I’m feeling particularly inspired by a woman who has logged in her food for 400 days straight that I saw on instagram (I wish I could remember who she is!). I’m not even going to begin to pretend that is something I’m capable of – the longest I’ve stuck something out like that is my 118 day Duolingo streak (which has now transformed into a 118-day not using Duolingo streak). However, with summer, a weekend trip away, a big work event and a wedding coming up over the next two months, every little bit of accountability and motivation helps to get me focussed.

Thanks for being my pal, My Fitness Pal.

Sweat with Kayla

Fitness fads are my hobby. Ashy Bines Bikini Body Challenge; Soul Cycle (I actually did this as a tourist attraction in DC); barre; bikram yoga; any yoga; boxing classes; fancy gyms… I spend a scary amount of money on fitness and associated athleisure wear, and I never regret a cent.

My favourite fitness group was recently disbanded, and despite the heartbreak associated with losing my routine for circumstances that were for once out of my control, it was a good opportunity to trial something new. Like every millenial with an instagram obsession, I’ve been following Kayla Itsines for several years, and purchased her Bikini Body Guides. She had released a super want-able app last year, Sweat with Kayla:


The pink! The teardrop! It’s everything a fit feminist like myself could want to instagram.

And I finally caved to that want. I’d done some of Kayla’s circuits before, and was looking for a way to keep up with the circuit style workout of my previous group, while not financially committing myself to something new. In a low moment (read as hours of scrolling through the @kaylatransformations instagram and feeling bad about myself), I subscribed and did the week 1 arms and abs workout in front of Grey’s Anatomy in my tiny living room.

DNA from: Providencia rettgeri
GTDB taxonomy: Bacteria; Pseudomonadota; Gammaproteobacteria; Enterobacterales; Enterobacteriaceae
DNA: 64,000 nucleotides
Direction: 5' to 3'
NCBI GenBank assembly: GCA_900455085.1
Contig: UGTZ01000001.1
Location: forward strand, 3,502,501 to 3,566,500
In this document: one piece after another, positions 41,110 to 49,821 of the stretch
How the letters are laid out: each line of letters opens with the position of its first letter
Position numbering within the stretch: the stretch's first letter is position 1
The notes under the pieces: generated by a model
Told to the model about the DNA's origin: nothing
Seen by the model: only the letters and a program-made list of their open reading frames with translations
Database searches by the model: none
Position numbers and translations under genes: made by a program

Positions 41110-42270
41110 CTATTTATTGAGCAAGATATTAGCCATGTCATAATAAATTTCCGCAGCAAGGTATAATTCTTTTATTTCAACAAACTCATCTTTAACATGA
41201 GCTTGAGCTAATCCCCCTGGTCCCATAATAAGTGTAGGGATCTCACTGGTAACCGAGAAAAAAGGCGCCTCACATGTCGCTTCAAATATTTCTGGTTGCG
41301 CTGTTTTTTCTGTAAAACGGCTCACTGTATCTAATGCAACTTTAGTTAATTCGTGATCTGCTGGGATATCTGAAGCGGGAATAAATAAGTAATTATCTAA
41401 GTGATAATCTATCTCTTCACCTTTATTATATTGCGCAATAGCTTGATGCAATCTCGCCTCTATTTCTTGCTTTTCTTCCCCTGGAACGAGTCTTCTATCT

The app is beautifully designed. Of course, beautiful things only provide motivation for so long – to which my hundreds of purchases from lululemon, Lorna Jane and Victoria Secret stand as a testament. But I’m looking forward to seeing how it integrates with my newly adrift fitness life. Hopefully in 12 weeks I’m checking in with a 12-pack and legs that actually could be mistaken for toothpicks.

Health Challenge: Week 1 Review

So it’s probably time to share that I started a four week health challenge on 1 February 2016. It felt more appropriate to begin something nightmarish in February when the fun of starting a new year has worn right off.

The health challenge involves a pretty hectic food regime, based on the high protein low carb approach to eating, and working out nine times a week. This week one update serves a few purposes: 1. a reminder that I’ve survived one week, and only have to survive three more; 2. a recap of what worked and what didn’t; and 3. if anyone is thinking of undertaking something similar, some tips on how not to drive yourself insane.


The biggest part of this challenge is the food. You eat often, and you eat a lot. My food day looks like this:

Morning: Nuts, 4-egg omelette with veggies (occasionally subbing in a smoothie), fish oil and protein shake.

Day: morning tea, lunch and afternoon tea consisting of meat and veg (with a little starch added for lunch); two coffees; one serve of magnesium (which I take as a powder mixed in water); as much water as I can reasonably drink.

Night: pre and post workout protein shake; dinner of meat and veg; chai tea (no milk).